That Ms. Errett had experience as a venture capitalist and as an entrepreneur helped convince Mr. Crowe to invest in Madison Reed. "I thought it would make her even more effective," he said.

Madison Reed is still a relatively small start-up competing against large, deep-pocketed companies. L'Oréal and Clairol both have decades of name recognition, ample budgets to hire models and actresses to help promote their brands, and vast manufacturing capabilities. Several years ago, L'Oréal spent $100 million to build the world's largest hair-color factory, in Mexico.

One way Madison Reed competes is by offering personalized hair color and primarily selling it directly to consumers, rather than through stores or salons. Ninety percent of people who use Madison Reed products buy them from the company, while 10 percent go through Sephora, QVC and Ulta Beauty stores.

It also puts a strong emphasis on technology. Ms. Errett hired a crew of "rock star technologists," as she describes them, to help improve the experience of dying hair at home, including devising an algorithm whereby customers answer 12 questions about their hair to find the right color. And because she hoped to appeal to women who wanted a product with more natural ingredients, such as argan oil and ginseng root extract, and fewer harsh chemicals, Ms. Errett contracted out the manufacturing to a facility in Italy, where restrictions on chemicals in hair dye are more stringent than in the United States. She hired an in-house master colorist to develop the shades of color, each of which was tested on real hair before going into production. Being able to use a contract manufacturer also meant Madison Reed required less start-up capital.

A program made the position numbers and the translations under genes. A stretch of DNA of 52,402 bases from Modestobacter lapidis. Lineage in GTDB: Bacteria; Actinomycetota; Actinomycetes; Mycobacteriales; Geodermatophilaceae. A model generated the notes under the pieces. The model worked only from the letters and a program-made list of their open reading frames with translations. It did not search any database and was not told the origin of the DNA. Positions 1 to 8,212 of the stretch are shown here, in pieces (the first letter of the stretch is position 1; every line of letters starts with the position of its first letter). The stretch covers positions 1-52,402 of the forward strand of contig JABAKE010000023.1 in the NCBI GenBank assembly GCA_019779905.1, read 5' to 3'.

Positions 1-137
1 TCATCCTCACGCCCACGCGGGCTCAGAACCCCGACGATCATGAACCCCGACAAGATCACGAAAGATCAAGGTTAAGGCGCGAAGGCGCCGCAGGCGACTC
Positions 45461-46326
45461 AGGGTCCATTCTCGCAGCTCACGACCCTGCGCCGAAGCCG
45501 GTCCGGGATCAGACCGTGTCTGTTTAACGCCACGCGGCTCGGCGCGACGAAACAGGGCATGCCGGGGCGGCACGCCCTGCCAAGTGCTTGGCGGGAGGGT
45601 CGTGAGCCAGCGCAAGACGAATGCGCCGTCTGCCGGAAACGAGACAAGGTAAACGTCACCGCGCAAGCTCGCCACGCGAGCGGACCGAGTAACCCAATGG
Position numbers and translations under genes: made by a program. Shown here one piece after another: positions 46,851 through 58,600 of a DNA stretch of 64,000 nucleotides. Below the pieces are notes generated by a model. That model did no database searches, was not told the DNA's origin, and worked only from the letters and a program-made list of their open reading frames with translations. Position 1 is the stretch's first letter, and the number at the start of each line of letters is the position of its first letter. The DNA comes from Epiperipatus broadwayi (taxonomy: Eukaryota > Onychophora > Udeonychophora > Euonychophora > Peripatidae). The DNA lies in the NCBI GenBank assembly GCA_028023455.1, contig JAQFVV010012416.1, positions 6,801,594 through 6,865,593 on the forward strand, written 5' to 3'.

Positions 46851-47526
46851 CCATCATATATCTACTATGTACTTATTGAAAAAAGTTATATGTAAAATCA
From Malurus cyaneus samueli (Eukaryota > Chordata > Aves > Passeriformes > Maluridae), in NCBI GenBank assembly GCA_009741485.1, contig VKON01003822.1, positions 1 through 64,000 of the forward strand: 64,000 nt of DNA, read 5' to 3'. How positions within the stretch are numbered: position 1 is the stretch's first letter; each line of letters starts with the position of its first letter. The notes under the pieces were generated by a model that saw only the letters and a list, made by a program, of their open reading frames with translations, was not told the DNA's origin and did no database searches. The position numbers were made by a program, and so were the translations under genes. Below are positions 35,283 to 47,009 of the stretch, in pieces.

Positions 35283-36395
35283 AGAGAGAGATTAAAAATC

Last fall, the technologists also built a tool through which customers submit selfies of their hair for color-matching. The customer sends a photo by text message or through Facebook Messenger; the algorithm analyzes the hair and selects the best Madison Reed color. A call center staffed by licensed colorists helps fine-tune the color-matching process and fields questions.

In December, Madison Reed opened a store in Manhattan where people can get color touch-ups. A 45-minute treatment costs $45. A box of Madison Reed hair color sells for $25 on the company's website. It also sells hair gloss, root touch-up powder, shampoo and conditioner.

Some salons are using the product — a development that took Ms. Errett by surprise. Alex Chases Salon, with branches in California at San Francisco and Menlo Park, is among them. "I use it on heads of state, dignitaries, royalty, fashion icons," Mr. Chases said.

This article originally appeared in The New York Times.